I have returned from a conference at Georgetown U. regarding the Loperamide issue. It was an incredible experience to discuss the issue and review current research with some of the top brains from around the country including representatives from poison control centers, gastroenterologists, substance abuse centers, drug manufacturers, non-profits, and government entities. I will report more on our discussions in a future update, but I wanted to take a moment to clear up something that has become a bit of a concern.
Nobody wants to take loperamide away from those who need it and are using it safely. I don’t know why, but I’ve been getting a lot of mail on this in the last couple of weeks. For those suffering from IBS, colonectomies, and other intestinal issues, let me reassure you — NOBODY recommends removal of loperamide from the shelves so that patients cannot get what they legitimately need. If you are having problems acquiring the medication, that has nothing to do with me or my advocacy efforts. Stores in my area are still selling bottles of up to 200 pills and you can still get them from Amazon.
The official FDA recommendation (seen here) requests that manufacturers and resellers restrict sales of bundled packages of loperamide which are often targeted and marketed toward those misusing or abusing the drug.
So what does this mean for you? If you are used to buying 1600 tablets at a time, yes, you will experience some inconvenience.
That said, if you are taking more than the recommended dose, outside of a physician’s supervision, you should be concerned. It has been shown that taking loperamide in large enough doses over a long enough period of time will result in cardiac arrhythmias and/or death. If you are taking high doses and have been doing so for a long period of time (misuse, as opposed to abuse), this should concern you.
The fact is, we do not know what that “high enough” dose is, nor can we quantify how long you have to be taking that dose to achieve cardiotoxicity. We are researching how that happens and why — and while there are theories, nobody has a definitive answer — yet.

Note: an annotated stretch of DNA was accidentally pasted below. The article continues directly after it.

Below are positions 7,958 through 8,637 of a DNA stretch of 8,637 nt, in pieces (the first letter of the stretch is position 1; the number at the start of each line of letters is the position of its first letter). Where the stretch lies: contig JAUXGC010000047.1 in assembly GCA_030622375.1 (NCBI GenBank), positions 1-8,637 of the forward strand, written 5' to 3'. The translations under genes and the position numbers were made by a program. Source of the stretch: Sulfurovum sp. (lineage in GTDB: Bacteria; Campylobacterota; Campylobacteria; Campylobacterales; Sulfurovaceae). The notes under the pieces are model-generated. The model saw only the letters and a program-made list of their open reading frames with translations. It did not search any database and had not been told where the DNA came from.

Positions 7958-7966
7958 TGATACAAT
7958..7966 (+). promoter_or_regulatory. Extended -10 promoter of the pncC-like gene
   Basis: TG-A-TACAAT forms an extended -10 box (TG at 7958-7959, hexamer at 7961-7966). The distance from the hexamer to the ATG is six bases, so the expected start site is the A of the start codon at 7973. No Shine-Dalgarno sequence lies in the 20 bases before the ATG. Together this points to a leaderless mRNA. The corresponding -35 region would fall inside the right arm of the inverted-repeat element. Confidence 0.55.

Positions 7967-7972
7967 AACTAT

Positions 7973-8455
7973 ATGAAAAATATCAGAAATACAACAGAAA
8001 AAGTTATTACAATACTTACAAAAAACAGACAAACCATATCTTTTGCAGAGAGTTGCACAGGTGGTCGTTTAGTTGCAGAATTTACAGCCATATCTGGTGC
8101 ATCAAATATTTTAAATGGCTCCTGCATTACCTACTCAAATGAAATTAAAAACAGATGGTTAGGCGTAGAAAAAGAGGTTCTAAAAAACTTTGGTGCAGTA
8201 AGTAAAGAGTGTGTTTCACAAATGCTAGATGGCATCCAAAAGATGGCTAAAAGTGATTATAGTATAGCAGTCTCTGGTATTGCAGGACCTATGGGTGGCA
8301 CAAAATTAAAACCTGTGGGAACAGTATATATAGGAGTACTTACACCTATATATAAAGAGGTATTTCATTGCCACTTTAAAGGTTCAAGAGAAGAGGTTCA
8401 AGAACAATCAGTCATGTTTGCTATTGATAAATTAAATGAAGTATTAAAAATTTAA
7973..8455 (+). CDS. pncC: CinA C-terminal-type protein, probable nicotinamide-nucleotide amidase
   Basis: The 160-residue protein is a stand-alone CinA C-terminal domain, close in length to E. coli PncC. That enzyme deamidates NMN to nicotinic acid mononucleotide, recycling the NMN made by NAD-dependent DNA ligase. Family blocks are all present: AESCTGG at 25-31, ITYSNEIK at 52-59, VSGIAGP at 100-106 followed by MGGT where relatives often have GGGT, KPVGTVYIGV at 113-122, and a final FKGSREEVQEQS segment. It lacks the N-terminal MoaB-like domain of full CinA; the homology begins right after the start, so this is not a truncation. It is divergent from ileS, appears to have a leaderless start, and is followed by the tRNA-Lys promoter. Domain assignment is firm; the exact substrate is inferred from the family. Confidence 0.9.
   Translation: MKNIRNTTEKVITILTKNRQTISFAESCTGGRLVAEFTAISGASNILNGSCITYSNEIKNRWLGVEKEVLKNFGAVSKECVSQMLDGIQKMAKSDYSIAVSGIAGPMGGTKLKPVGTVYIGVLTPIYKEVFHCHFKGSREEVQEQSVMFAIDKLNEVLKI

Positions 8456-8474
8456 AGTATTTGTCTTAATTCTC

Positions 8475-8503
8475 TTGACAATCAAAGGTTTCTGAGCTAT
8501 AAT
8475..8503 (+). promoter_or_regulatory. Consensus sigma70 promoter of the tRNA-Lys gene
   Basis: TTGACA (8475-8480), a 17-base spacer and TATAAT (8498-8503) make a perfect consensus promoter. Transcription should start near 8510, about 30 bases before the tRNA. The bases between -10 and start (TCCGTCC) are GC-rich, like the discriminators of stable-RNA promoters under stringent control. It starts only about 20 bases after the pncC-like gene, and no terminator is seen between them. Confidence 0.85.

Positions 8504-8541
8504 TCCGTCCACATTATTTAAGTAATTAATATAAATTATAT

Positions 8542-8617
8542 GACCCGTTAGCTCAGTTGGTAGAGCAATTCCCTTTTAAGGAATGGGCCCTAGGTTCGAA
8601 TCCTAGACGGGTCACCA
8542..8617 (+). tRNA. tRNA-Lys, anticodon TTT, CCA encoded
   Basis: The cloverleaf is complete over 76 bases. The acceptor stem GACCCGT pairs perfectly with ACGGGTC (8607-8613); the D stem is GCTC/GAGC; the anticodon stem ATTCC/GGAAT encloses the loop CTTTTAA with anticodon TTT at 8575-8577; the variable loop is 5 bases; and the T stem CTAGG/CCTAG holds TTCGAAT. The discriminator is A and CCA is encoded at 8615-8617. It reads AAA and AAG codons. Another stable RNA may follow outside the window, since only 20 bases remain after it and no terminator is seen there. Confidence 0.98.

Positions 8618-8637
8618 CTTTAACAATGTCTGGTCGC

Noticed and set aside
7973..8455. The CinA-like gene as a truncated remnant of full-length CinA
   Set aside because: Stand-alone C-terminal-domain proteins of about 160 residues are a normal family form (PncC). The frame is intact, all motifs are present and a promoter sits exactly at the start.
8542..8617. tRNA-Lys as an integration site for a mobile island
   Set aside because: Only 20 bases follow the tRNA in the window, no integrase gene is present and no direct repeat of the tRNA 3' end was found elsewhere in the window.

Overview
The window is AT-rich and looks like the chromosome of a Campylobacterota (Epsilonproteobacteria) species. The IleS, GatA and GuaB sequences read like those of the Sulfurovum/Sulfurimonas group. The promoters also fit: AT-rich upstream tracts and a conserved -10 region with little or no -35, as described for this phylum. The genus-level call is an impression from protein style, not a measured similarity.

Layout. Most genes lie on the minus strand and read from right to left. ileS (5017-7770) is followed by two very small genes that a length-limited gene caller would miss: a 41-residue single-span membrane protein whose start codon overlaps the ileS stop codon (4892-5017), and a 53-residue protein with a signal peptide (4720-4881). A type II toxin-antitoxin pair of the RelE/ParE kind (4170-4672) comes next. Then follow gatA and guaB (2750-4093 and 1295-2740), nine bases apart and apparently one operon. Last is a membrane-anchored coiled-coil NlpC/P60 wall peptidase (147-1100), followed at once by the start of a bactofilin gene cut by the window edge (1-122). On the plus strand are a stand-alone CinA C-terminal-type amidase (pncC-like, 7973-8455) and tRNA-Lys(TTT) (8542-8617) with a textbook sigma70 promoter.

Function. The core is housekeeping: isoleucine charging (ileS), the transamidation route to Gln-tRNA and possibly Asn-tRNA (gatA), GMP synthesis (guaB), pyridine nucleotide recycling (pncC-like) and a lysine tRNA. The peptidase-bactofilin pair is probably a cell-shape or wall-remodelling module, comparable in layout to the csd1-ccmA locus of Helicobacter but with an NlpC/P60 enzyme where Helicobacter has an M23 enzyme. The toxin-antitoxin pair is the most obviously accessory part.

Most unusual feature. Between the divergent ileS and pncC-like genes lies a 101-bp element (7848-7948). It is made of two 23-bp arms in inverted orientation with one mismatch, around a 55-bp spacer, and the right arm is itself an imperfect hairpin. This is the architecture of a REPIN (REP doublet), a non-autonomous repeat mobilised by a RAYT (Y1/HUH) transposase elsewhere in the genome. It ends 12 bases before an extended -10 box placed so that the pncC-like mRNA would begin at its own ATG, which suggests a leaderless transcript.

So please — I understand those of you who are concerned that your access to this drug could be limited. I fully respect that. It is a very important part of the discussion and should not be overlooked. After all, the World Health Organization considers loperamide one of their top essential medicines. But, if this drug isn’t as safe as you thought it was, why are there no alternatives? Advocate for an alternative. Demand one.
It’s out there — we just need to fund it, research it, and find it.
In the meantime, we have loperamide. I assure you, NO ONE benefits from taking it away.
But me? I am advocating for the rights of those who have become addicted to loperamide (and other opioids) and trying to spread the word to educate physicians and medical professionals as well as the addict population that loperamide is being abused and misused. It is NOT a safe alternative to a traditional opioid. It is not a “Poor-man’s methadone”. It is a deadly substitute that needs to be respected for what it is — it is an opioid.
It is part of the opioid crisis, whether we like it or not. I will continue to be a voice for all those affected by loperamide — particularly for those who have come to misuse and abuse it and fear social retribution or stigmatization.
I have hundreds of letters from addicts and their families who know the bad that this drug can do. I know first hand as well. And if I can get better, other addicts can too.
I offer here my experience, strength, and hope for all those seeking help.
Good night, and good health.
“The meaning of life is to find your gift. The purpose of life is to give it away.” —William Shakespeare